But now, thanks to Techie Tools post, I know that Google Classroom has an option that will MAKE A COPY FOR EACH STUDENT!!! This tiny detail alone might be enough for me to convince loads of teachers to join me on the Google bandwagon next year! I can’t wait to start showing and telling this little detail all over the school, maybe even the district…I think I might have an idea for my first PD session next year!

And finally, here’s the links to where I left some comments on the other blogs:

Aabdul810 Thing 37: DIY

Aabdul810 Thing 2: Photo Fun

Techietoolsblog Thing 11: Coding Tools

Techietoolsblog Thing 12: Collaborating, Connecting, and Sharing

Bri’s Cool Tools Blog Thing 5: Curation Tools

Bri’s Cool Tools Blog Thing 3: Online Communities and Personal Learning Networks

Bri’s Cool Tools Blog Thing 2: Photo Fun

Thing 38: App-apalooza

After exploring several of the links for App-apalooza, I found three discoveries I’m pretty pumped about:

  • Discovery #1: Digital Dog Pound and their App Task Challenges!
    • I loved that they made their ATC available in one Google Drive folder you can add to your own Google Drive-and of course immediately added it to mine.
    • The setup and format of the ATC pages were beautiful and incredibly well down. I was impressed with how they managed to fit so much information (a picture of the app, a description of the app, ideas for integration, and an app challenge) into 1-2 pages without it ever feeling crowded or overwhelmed.
    • I’m so inspired by their ATC pages, this summer I think I’d like to try to make a few of my own for some of the apps on our iPads!
  • Discovery #2: School Library Journal App Webpage
    • This discovery was one of those that made me feel like a bad librarian-I had no idea that SLJ had a dedicated App Webpage! I loved looking through old postings and exploring their suggestions. I’ve already added them to my favorite websites on my computer and will be adding this into my weekly rotation of must check websites!
    • One of the things I discovered while poking around the website was that there were a ton of SLJ newsletters I wasn’t subscribing to. So, I subscribed to their tech newsletter as well as a few others I had somehow missed along the way.
    • While exploring their old postings on the website I can across a writeup for an intriguing tool which brings me to…
  • Discovery #3:BookWidgets!
    • BookWidgets is a service that lets you create quizzes, exit tickets, worksheets, games and more for the iPad. You can create your own completely from scratch or, use one of their templates.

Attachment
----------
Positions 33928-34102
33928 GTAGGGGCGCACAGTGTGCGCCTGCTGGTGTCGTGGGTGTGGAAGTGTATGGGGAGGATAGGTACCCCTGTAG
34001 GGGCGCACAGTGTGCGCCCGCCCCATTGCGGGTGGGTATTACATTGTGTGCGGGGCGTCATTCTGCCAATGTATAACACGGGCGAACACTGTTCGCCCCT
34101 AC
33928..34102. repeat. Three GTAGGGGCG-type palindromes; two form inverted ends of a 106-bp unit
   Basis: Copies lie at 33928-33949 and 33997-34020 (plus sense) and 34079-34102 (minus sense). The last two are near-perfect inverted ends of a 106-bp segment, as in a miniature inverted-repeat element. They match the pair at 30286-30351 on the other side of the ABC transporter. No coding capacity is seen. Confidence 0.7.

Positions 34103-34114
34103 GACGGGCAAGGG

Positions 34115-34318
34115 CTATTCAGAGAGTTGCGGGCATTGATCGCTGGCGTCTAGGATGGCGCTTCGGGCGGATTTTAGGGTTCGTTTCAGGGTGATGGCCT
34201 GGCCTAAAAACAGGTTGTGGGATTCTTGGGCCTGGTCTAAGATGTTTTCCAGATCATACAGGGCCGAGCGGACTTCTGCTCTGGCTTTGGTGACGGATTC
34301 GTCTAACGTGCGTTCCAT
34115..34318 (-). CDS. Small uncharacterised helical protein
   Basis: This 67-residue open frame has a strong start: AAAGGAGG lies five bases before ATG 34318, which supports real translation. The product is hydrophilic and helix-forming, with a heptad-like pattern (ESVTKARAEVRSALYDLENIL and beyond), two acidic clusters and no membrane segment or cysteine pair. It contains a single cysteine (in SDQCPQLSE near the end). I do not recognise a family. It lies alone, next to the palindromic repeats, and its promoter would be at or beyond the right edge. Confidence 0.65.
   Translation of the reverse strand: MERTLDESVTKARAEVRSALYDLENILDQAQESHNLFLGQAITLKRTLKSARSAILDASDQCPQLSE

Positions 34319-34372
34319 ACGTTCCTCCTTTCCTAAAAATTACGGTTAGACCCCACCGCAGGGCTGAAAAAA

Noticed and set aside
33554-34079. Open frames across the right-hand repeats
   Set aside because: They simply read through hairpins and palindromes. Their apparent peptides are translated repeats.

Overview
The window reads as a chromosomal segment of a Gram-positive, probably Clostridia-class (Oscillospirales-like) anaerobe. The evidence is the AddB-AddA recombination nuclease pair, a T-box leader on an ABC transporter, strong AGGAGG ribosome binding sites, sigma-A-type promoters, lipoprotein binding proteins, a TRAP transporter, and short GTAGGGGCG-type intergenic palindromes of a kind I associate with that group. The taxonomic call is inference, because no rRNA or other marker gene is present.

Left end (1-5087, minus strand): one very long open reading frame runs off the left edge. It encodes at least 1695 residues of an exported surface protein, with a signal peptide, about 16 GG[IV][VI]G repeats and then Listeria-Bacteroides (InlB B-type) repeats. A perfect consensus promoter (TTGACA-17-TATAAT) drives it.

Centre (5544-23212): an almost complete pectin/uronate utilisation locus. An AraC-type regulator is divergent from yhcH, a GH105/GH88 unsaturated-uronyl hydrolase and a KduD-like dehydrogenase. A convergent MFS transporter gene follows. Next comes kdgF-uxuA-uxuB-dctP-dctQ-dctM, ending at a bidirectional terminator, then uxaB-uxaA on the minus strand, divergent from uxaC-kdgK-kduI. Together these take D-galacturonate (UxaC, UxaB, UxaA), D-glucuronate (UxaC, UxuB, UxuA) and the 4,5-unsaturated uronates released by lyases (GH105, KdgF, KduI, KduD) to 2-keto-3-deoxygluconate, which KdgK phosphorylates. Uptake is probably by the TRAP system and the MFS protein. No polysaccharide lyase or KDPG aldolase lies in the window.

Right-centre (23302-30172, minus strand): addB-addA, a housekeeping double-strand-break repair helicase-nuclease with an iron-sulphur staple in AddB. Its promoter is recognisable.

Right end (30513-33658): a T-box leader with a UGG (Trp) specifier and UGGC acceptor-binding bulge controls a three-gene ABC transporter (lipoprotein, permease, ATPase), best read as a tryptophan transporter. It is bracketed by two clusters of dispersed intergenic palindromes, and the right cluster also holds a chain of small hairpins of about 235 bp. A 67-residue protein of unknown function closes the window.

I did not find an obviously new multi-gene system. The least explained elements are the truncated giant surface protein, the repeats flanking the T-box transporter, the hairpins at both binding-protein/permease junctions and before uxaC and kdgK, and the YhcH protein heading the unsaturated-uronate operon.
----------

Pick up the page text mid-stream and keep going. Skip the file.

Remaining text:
• There are couple of things I love about this idea:
      • As I learned in the Things 31 & 32 on Evidence Based Practice, I need to be collecting more pre and post assessment data with my classes and this gives me a tool to create just those
      • Since it’s a digital tool, I don’t have to worry about drowning in a sea of exit tickets and end of unit tests
      • It tracks all the student results for you, less factoring and figuring on my end
      • No more handing out and collecting of papers, instantly makes them available on student iPads
      • I have a class set of iPads just for the library and I have been trying to find more and more ways to work them into our lessons and this will help me make them a part of almost every lesson-even if they aren’t the actual learning tool!
    • The bad news is it’s $49 a year for this tool. Although, that does only come out to $5 a month (which is less than I spend on coffee-three cheers for treat yo’self Fridays) so I think I could justify it, if it worked as well as I hope it would.
    • There’s a 30 day free trial so I’ve signed up for that and I’ve been trying out the different widgets. Unfortunately, our last week of regular library classes is next week already so I wont be able to test out many of the features but, I think some of the game options would be a great way to review what they’ve learned in library this year while still keeping it fun. 

Thing 37: Join Me for Some Professional & Personal Development?

For this tool, I thought I’d write about two things I decided to try, one a professional development, the other a personal development.

Professional Development:

I had gotten an email about an online class AASL was offering called Learn to Tweet and I was intrigued. I’ve been on Twitter for over 5 years now but I’ve always felt like I could be getting more out if. The class was only four weeks long and a reasonably priced $25, so I decided “Why not?” and signed up.